You have to assume that a pelagic fish caught on fly tackle has slim chances of post-release recovery. Even if it does swim off 'vigorously', it's tired enough to stand out from the school, and that's often enough.
I think we've all had double digit SBFT days, You just have to accept that say, 3/4 of the released fish died soon afterwards. If that bothers you, don't fish for them.

Eddie, I like to fish for pelagics with 30# fluoro leader. Yes, it might be a tad heavy for dolphin, but if a tuna shows up, I don't have to go scrambling. 30# is heavy enough to allow for some slop with knots and still breaks before the flyline (well, usually at the flyline knot for me). The advantage of a 50# leader is that it willusually survive if a fish gets a tailwrap and straighens out, or if it's going airborne a lot. It will still usually break at the flyline knot if you give it a lot of pull.
That said, I have a lot pf respect for folks who choose to fish by IGFA rules. I've tried it, and found the tippet section too severe a handicap; I didn't think release was an option for boated fish (plus they all taste sour and mushy from being too exhausted). I've met people who are very good at it, but far too many are just stoked up on magazine articles without even a clear idea of what they are about. The latter makes for very tiresome boat partners sometimes.
02-28-2005 10:56 PM
juro [QUOTE=Roop]
Quote:
.
Personally I'm sick of seeing photos of stressed out exhausted fish from being landed on too light fly gear.
This is a concerning statement. So I thought about all the fish pics I've seen in recent months, the TV shows, the pics at all the shows, videos, etc.

I have to conclude that we must be reading different materials... all I see are fish hanging on bogagrips with three galvanized treble hooks in their faces or gut hooked and bleeding, being kissed and held out of the water for ten minutes while the TV character does the play by play as if anyone but him gives a sh*t.

I see more and more fly caught fish being held and released while in the water, with few exceptions that's how I release mine but for the occasional photo opp. I land 40" stripers on the flats on a 9wt and they scream off like torpedoes when I pick the barbless single hook from their maw without bogagripping them, weighing them, netting them or kissing them.

What species, regions, and situations are you referring to? I haven't seen it.
02-28-2005 09:45 PM
Adrian I agree with a lot of what's been said here. Josko is right on the money both in terms of fish fighting technique and lack of experience. The sad fact is it's more than a bluewater issue.

I've seen enough schoolie stripers played out to the point of near death on "adequate" 9wt gear to know we have a major angler education on our hands. Each year the catch and release mortality debate resurfaces with slightly more vehamence than previously. And by the way, a 28 inch striper is a fine fish but its still a schoolie!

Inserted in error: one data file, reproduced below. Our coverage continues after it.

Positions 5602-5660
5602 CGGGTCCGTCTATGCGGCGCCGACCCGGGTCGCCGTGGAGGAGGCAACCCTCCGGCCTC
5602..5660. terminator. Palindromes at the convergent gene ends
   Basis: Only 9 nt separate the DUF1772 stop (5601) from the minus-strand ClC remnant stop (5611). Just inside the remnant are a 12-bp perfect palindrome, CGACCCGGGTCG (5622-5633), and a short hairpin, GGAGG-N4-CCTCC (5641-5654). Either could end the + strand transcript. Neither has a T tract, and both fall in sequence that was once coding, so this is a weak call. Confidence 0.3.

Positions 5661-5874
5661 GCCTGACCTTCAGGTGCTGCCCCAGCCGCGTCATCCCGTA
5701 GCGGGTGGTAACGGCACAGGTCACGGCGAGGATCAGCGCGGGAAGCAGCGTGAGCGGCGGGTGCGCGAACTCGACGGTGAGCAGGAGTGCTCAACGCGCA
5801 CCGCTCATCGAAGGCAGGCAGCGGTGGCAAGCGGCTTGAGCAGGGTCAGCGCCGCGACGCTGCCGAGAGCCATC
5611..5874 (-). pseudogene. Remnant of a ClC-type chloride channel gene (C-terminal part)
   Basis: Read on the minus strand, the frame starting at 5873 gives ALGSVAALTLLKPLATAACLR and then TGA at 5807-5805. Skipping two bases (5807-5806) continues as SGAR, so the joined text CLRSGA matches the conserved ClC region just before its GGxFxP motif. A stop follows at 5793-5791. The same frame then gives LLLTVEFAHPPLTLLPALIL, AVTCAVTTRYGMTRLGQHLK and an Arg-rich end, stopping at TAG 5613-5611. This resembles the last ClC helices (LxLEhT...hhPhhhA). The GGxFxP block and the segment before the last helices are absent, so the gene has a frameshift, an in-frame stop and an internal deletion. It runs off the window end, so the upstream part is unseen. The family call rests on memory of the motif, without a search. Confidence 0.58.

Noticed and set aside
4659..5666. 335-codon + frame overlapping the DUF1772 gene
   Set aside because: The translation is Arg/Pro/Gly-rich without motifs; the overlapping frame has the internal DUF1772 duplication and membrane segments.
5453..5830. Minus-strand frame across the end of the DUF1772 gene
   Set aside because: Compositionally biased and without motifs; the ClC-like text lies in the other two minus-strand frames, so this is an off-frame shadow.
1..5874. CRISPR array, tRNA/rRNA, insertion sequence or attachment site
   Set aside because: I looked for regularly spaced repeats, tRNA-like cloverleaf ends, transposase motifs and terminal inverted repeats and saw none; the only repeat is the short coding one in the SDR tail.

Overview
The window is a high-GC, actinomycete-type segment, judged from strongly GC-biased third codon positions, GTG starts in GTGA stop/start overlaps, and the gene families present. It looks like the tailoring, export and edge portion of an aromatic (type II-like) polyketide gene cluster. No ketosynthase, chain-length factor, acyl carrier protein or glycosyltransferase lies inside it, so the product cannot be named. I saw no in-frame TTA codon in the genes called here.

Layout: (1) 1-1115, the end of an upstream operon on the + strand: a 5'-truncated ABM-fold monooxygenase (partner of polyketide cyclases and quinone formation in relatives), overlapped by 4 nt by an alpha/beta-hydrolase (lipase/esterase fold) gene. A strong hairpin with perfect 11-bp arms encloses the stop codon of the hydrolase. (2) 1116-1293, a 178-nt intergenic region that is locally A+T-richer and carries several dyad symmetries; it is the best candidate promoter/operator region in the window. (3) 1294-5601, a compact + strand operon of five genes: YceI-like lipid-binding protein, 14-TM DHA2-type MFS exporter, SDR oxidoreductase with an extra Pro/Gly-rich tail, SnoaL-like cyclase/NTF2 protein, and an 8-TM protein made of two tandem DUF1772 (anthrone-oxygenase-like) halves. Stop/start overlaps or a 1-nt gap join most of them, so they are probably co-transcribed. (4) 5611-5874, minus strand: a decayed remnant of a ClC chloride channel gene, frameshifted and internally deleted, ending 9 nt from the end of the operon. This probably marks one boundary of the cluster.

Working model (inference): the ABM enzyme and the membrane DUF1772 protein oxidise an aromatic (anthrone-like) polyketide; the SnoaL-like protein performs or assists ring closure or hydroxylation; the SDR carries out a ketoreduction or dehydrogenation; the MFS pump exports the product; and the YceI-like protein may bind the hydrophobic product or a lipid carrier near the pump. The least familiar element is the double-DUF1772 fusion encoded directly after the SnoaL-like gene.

It really doesn't help when manufacturers make claims of the fish subduing properties of their latest xyz brand of rod. Fly rods are designed to cast fly lines are crap tools for fighting fish - period

I'm not sure what it's going to take to get the message across. There seem to be enough big names who almost all agree on standard saltwater fish fighting technique. Maybe it's just counterintuitive for folks who make the transition from freshwater or conventional gear to take the rod out of play? And yet fish fighting technique seems to get scant attention in "how to" articles or books designed to introduce newcomers to the sport.

A couple of seasons back someone on this forum came up with a brilliant poster campaign on Striper size limits with guidelines for release. It had a big impact. Unfortunately "bring the fish to hand as quickly as possible" assumes a certain level of knowledge that can't be taken for granted.

Maybe we could launch a FIGHT FAIR campaign for 2005?
02-28-2005 02:06 PM
Eddie "Personally I'm sick of seeing photos of stressed out exhausted fish from being landed on too light fly gear."

Really no different than sticking a gaff in its head. Well maybe the fish has a snowballs chance of making it....but those sharks are pretty good at catching up with a hurting fish.
I am equally sick of seeing photos and video of bloated grouper with their eyes bugged out, billfish that have coughed up their stomachs (from being gut hooked). Why bother with the release.
At some point, heavy (conventional) gear is required to give the fish a chance to recuperate. The angler and captains skill has everything to do with when that point comes. With a twelve weight, I think that twenty pound test is more than enough.
Light tackle fishing (for BIG fish) is kind of like trophy fishing. I don't begrudge anyone for keeping a trophy, and I can't really hold it against anyone for trying to catch a big fish on light tackle. A good angler fishing light, probably causes less mortality than the thousands of idiots out there gut hooking fish, poaching and on and on. And then there are the comecial cheaters....oh boy